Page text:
MAF, Saga seek public support for poor patients' access to treatment
Last Update: 21/08/2019
SANDAKAN, Aug 22 -- The Malaysian AIDS Foundation (MAF) and Sabah AIDS Awareness Group Association (Saga) are seeking public support for a gala dinner next month to raise funds for socio-economically challenged patients with HIV or other chronic illnesses seeking treatment in Sabah.
After a day of visiting patients identified through the Sabah Health Access Programme (Shape) here yesterday, Saga Programme Manager Zarina Yahya said Sabah needed a programme like Shape as it could help improve access to treatment of the patients, especially those residing far from government hospitals and health clinics.
"Shape was initiated by Dr Zaiton Yahya, the founder of Saga and a doctor herself, who saw the hardships that her patients had to face in order to arrive at the clinic for treatment.
"So, we launched the pilot project of Shape in Sandakan because we wanted to see how far it could reach out to those in need here and how much support we can get and it has been very good so far,” she said when met after the trip here.
Also present were Sandakan Member of Parliament Vivian Wong and MAF Executive Director Jasmin Jalil.
The pilot project for Shape was launched here last year involving 63 patients.
Zarina said with the success of the gala dinner known as the Red Ribbon KK Gala Dinner in Kota Kinabalu on Sept 29, Saga hopes the Shape programme could expand to other districts in Sabah such as Tawau, Lahad Datu, Kunak and Semporna.
Further information on the Red Ribbon KK Gala Dinner can be obtained by contacting Saga and MAF, she added.
Meanwhile, Wong said she was grateful to join the trip to visit some of the patients identified by Shape, who received grocery items and financial assistance to ease their transportation costs to the hospital for treatment.
"Each family we met are living in poverty and I would definitely like to try to channel financial assistance, but sometimes, one time (financial assistance) is not enough. There needs to be long-term planning by the government to help people like them,” she said.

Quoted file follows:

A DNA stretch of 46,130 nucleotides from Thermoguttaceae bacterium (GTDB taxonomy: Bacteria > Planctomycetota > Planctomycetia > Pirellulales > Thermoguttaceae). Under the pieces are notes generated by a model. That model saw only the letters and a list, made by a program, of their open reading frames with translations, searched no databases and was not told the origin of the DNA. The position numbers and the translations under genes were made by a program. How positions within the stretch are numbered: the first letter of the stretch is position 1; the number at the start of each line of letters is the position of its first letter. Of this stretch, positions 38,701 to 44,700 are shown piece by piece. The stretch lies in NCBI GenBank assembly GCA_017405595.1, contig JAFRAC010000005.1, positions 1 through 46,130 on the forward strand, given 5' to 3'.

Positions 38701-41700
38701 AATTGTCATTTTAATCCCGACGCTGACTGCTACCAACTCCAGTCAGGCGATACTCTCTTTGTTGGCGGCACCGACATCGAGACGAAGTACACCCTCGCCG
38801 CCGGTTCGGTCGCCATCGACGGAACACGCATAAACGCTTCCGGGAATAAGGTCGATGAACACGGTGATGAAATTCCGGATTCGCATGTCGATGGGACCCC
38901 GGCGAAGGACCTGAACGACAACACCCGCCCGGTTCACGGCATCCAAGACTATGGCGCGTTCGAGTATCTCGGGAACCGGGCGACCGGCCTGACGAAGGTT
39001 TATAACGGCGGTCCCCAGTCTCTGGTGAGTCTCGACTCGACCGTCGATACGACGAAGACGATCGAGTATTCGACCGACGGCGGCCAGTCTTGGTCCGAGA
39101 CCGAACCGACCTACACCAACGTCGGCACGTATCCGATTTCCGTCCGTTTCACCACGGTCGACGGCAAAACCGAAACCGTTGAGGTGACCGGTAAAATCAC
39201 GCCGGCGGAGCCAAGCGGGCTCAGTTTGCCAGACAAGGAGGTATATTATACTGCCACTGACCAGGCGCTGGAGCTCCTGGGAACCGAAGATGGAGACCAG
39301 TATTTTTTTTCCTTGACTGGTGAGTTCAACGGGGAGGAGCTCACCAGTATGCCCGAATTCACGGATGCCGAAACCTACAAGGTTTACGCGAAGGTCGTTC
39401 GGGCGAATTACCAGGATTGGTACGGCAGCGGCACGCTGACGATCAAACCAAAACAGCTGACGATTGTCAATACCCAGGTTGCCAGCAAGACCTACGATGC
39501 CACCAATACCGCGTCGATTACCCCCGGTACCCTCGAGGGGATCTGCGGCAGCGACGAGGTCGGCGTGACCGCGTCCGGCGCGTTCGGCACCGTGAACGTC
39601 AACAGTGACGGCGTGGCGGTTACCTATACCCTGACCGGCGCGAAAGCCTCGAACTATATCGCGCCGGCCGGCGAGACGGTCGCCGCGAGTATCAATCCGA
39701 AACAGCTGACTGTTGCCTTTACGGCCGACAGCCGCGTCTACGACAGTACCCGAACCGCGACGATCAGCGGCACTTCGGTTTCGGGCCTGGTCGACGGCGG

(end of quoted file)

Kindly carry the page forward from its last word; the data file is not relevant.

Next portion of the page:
Wong noted that a mother of three children suffering from thalassemia, whom she visited, wanted a boat so she could go out to sea and catch fish, which could generate a business for herself and improve her family's economy, which currently relied on her husband's income as a security guard.
The Sandakan MP was also saddened by 12-year-old Cyle Addel has nose cancer, who had missed many school days to get treatment from the Duchess of Kent Hospital here, which is more than 40 km away from his home.
She also met a 57-year-old HIV positive patient who decided to live at a mosque in his village after learning that his drug addiction had resulted in him being diagnosed with HIV seven years ago.
Wong also stressed the importance of HIV awareness among the people as she found out on the trip that there were patients who understood the effects of untreated HIV infection, but realised too late how serious it was to bear.
Two women, both in their 40s, who were met on the trip, said they were HIV-positive when meeting their respective spouse, who were HIV-negative before marriage, but chose not to use any kind of protection when having sexual intercourse despite the spouse knowing the risk of being infected.